About the Dormitzer Saltmarsh

A coastal saltmarsh or tidal marsh, this property is regularly flooded by the tides. It has dense stands of salt-tolerant plants such as herbs, grasses and low shrubs and provides
nesting and cover for egrets, herons,
and other bird and animal life.

Use: wildlife habitat, coastal protection

Steward: Jeff Waal

Location: saltmarsh on the west shore of the Gulf River

Public Access: solely by boat

Parking: none




Dormitzer Saltmarsh.

In December 1990 Julia M. Dormitzer granted 4.7 acres of land (actually salt marsh, completely submerged at the highest tides) on the west shore of the Gulf River. Acquisition of additional salt marsh to the south in 1999 (see Pegram Preserve) places almost 4,000 feet of the Gulf’s southwest shore under permanent protection.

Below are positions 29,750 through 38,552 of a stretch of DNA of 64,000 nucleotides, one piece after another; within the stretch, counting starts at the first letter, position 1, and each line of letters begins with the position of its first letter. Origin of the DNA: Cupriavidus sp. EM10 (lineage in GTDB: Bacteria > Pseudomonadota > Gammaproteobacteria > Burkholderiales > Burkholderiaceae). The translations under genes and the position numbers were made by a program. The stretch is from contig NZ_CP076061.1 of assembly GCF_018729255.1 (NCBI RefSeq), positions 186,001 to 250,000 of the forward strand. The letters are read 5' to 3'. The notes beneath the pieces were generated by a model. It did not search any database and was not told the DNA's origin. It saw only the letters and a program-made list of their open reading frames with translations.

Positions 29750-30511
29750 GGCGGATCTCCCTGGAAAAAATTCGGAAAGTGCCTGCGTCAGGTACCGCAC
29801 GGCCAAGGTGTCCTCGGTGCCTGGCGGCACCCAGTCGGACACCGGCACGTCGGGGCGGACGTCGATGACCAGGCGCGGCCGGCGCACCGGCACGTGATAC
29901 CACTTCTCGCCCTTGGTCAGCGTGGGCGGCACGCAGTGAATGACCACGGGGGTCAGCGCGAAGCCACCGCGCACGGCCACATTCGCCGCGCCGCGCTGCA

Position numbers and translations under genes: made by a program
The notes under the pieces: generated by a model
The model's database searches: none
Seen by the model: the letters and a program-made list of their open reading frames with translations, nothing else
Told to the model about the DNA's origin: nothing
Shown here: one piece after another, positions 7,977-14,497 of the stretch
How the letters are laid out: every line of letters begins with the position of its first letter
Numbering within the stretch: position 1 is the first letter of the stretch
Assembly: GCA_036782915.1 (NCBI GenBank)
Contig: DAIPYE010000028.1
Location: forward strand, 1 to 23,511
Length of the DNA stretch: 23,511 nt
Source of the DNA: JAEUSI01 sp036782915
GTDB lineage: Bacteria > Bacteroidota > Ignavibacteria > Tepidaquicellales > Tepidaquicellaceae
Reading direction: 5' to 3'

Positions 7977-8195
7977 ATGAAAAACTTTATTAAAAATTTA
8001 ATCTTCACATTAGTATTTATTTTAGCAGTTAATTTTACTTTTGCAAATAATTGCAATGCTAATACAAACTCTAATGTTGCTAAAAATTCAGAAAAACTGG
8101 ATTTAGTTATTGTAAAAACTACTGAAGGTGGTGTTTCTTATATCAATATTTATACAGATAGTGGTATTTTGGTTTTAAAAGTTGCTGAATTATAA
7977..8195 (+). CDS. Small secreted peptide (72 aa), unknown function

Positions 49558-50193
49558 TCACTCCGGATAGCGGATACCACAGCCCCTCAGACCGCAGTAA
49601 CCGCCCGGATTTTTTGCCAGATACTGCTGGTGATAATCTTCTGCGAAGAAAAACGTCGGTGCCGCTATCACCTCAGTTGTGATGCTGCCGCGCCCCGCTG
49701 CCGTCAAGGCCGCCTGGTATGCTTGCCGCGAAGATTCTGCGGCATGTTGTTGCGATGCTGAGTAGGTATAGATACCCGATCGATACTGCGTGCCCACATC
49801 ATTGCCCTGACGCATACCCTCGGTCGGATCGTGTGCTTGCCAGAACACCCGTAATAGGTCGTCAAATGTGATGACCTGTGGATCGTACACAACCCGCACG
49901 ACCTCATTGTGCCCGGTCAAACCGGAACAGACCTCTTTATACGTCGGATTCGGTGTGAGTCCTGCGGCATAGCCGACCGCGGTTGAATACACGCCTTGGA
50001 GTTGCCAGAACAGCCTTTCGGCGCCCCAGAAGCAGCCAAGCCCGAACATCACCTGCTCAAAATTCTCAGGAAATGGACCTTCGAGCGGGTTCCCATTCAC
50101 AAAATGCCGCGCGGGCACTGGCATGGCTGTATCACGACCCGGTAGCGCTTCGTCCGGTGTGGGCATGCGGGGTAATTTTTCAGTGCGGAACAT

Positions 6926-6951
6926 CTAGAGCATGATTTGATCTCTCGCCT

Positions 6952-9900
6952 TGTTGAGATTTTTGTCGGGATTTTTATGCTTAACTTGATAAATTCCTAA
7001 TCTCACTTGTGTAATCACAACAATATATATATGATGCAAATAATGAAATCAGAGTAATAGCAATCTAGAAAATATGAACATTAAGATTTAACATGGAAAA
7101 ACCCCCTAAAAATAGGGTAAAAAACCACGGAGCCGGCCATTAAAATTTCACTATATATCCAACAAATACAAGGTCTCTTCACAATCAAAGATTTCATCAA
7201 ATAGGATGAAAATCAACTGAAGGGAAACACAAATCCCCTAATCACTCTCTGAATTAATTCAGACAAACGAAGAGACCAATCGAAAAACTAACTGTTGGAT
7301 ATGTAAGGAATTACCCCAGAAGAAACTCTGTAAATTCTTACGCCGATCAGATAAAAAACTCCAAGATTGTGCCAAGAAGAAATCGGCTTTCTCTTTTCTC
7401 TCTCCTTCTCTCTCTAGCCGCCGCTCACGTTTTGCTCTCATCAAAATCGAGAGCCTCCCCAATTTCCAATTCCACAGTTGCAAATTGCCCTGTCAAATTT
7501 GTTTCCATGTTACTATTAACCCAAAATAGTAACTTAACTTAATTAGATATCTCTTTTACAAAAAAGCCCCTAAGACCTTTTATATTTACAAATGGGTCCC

It is not marked by a CCT sign as the Board thought it would detract from the natural landscape.

A salt marsh, also known as a coastal salt marsh or a tidal marsh, is a coastal ecosystem in the upper coastal intertidal zone between land and open salt water or brackish water that is regularly flooded by the tides. It is dominated by salt-tolerant plants that are terrestrial in origin and are essential to the stability of the salt marsh in trapping and binding sediments. Salt marshes play a large role in the aquatic food web and the delivery of nutrients to coastal waters. They also support terrestrial animals and provide coastal protection.